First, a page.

Tocilizumab for arthritis

Sounds like 'TOE-si-LIZ-ue-mab'

Tocilizumab is used to treat moderate-to-severe forms of rheumatoid arthritis and giant cell arteritis. Find out how to take it safely and the possible side effects. Tocilizumab is also called Actemra.

Type of medicine Also called
  • Biologics for arthritis
  • Biological disease modifying antirheumatic drugs (bDMARDs)
  • Actemra®

What is tocilizumab?

  • Tocilizumab is used to treat moderate-to-severe forms of rheumatoid arthritis, usually only after other medications have not worked. It can reduce joint pain and swelling.
  • It can also be used to treat giant cell arteritis.
  • Tocilizumab belongs to a group of medicines known as biologic medicines. These are medicines that target specific chemicals in your body involved in the inflammatory response that causes arthritis. 
  • For rheumatoid arthritis, other examples of biologic medicines used include upadacitinib (Rinvoq), rituximab and tumour necrosis factor (TNF) inhibitors (eg, adalimumab, etanercept and infliximab).
  • Tocilizumab is also used to treat COVID-19. Read more about tocilizumab for COVID-19.

How is tocilizumab given?

Tocilizumab can be given as:

  • A slow injection into a vein in your arm, once every 4 weeks. This technique is also known as an intravenous infusion, and it usually takes an hour. It is done in hospital.
  • An injection under your skin once weekly. This technique is also known as a subcutaneous injection. The injection can be given in the thigh, abdomen or upper arm and the site of injection should be rotated for each injection. Do not inject into moles or scars or an area that is bruised, red, hard or tender.

Your doctor will decide what dose is right for you, based on your body weight. For most people, tocilizumab will work within 3–6 months. You may feel better as early as 2 weeks after starting treatment.

Precautions before starting tocilizumab

Before starting tocilizumab, tell your doctor if you:

  • have hepatitis B
  • have any other conditions including tuberculosis, diverticular disease, stomach ulcers, diabetes, cancer, or raised blood pressure
  • have any problems with the way your kidneys or liver work
  • are pregnant, breast-feeding or planning to have a baby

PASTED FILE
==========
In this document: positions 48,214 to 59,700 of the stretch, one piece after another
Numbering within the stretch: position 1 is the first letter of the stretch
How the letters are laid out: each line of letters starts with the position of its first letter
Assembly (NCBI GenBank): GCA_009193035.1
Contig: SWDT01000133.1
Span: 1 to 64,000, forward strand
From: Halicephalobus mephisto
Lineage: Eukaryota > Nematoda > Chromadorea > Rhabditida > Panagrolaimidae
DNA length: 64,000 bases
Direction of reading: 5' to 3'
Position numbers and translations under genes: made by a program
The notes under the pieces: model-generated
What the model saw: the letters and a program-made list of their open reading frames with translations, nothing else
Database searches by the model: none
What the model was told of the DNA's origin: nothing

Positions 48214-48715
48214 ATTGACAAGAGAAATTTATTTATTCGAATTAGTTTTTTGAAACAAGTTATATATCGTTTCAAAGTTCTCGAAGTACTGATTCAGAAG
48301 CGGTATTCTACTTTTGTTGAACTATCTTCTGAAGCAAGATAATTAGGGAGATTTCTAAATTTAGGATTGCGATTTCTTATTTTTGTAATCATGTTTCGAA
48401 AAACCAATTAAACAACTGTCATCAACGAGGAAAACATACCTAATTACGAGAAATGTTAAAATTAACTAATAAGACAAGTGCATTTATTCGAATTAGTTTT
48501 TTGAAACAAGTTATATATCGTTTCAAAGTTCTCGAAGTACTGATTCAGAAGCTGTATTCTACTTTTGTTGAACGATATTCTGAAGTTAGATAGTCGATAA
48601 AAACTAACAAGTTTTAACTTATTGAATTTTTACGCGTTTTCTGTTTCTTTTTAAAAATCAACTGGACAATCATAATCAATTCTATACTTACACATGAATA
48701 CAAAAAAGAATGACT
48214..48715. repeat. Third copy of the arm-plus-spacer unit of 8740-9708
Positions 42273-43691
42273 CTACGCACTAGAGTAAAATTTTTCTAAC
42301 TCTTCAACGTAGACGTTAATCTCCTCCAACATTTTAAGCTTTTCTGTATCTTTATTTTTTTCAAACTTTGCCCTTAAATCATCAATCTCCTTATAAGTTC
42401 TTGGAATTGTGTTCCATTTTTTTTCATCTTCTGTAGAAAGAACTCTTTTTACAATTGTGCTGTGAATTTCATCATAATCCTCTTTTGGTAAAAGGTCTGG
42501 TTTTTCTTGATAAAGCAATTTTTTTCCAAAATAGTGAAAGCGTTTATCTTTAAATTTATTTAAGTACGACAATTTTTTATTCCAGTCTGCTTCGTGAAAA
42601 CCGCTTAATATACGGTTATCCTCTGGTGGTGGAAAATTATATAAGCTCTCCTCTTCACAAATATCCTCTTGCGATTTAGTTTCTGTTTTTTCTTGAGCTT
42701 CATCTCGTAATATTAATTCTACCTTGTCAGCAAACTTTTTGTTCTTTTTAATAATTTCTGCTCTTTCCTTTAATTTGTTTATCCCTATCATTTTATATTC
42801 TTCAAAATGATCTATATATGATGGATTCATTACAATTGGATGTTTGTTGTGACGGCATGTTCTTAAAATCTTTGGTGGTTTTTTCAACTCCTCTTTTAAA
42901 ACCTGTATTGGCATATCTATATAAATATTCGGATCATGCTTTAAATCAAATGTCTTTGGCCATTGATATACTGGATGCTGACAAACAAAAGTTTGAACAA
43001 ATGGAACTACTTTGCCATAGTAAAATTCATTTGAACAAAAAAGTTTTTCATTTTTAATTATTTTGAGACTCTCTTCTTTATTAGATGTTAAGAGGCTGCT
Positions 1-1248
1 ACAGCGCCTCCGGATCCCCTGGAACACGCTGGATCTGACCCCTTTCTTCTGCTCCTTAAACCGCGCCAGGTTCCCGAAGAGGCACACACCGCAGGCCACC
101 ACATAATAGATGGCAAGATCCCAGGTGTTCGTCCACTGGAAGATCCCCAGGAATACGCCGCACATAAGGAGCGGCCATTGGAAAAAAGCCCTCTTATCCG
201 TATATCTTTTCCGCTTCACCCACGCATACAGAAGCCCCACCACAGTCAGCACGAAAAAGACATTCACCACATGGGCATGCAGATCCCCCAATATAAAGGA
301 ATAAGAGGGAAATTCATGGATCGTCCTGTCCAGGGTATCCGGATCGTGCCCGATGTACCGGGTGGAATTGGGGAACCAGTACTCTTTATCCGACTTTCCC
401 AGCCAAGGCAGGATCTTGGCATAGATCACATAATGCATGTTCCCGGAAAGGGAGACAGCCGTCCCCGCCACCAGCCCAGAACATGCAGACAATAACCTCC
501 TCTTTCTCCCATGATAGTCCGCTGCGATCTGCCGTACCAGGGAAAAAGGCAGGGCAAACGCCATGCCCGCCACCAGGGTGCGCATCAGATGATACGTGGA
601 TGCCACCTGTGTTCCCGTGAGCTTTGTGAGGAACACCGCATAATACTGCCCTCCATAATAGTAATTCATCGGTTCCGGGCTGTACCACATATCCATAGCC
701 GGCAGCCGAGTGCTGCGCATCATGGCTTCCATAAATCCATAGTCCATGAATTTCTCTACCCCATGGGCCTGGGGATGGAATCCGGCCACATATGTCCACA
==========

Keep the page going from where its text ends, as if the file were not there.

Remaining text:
• are taking any other medicines including over-the-counter and complementary medicines, eg, vitamins, minerals, herbal or naturopathic medicines.

Sometimes a medicine isn’t suitable for a person with certain conditions, or it can only be used with extra care.

Monitoring and investigations

Tocilizumab can cause serious side effects, including the increased risk of infection. So before prescribing tocilizumab, your doctor will test for infections such as hepatitis and tuberculosis. They will also check your blood pressure and check how well your liver is working.

While you are on this treatment, your doctor will order blood tests to monitor the safety of tocilizumab and to see how well it is working. 

Possible side effects

Like all medicines, tocilizumab can cause side effects, although not everyone gets them. Often side effects improve as your body gets used to the new medicine.

Side effects What should I do?
  • During an intravenous infusion, you may experience low blood pressure, where you feel faint or dizzy. Your blood pressure will be monitored when you have the infusion and for a short while after
  • Let your nurse know if you feel very faint or dizzy. 
  • Allergic reaction such as a skin rash, itching, swelling of your lips, face and mouth or difficulty breathing
  • If you are in hospital when you have your dose, you will be monitored closely for these side effects. If you are at home tell your doctor immediately or ring Healthline on 0800 611 116.
  • Pain, inflammation and itching at the injection site
  • These usually are mild but if they bother you let your doctor know. For subcutaneous injections, remember to rotate the site of injection.
  • Flu-like symptoms such as fever, chills, shivering, a runny nose or sneezing 
  • Headache
  • You may experience these symptoms during the dose or anytime up to 2 weeks after having your dose.
  • Contact your doctor if these side effects are bothering you.  
  • Problems with your tummy (stomach) such as tummy pain, cramps, dark-coloured stools (poo), bleeding, fever or changes in your bowel habits such as constipation 
  • Tell your doctor immediately or ring Healthline on 0800 611 116.
  • Signs of an infections such as fever, cough, sore throat, diarrhoea (runny poo) or generally feeling weak and unwell 
  • Tell your doctor immediately or ring Healthline on 0800 611 116.
  • Signs of liver problems such as tiredness or less energy than usual, dark coloured urine, yellow skin and eyes
  • Tell your doctor immediately or ring Healthline on 0800 611 116.
For more information on side effects, see the Medsafe consumer information leaflet Actemra.

Did you know that you can report a medicine side effect to the Centre for Adverse Reactions Monitoring (CARM)? Report a side effect to a product.

Learn more

The following links have more information on tocilizumab.
Actemra
Medsafe Consumer Information Sheet, NZ
Tocilizumab Australian Rheumatology Association, Australia
Tocilizumab Rheuminfo, US

References

  1. Tocilizumab NZ Formulary, NZ
  2. Actemra data sheet, Medsafe, NZ
  3. Biologic medicines for the treatment of inflammatory conditions – what does primary care need to know? BPAC, NZ, 2013
  4. Tocilizumab – supply issue. Pharmac, NZ, 2021

Useful resources for healthcare professionals

Credits: Sandra Ponen, Pharmacist. Reviewed By: Maya, Pharmacist, Auckland Last reviewed: 11 Mar 2022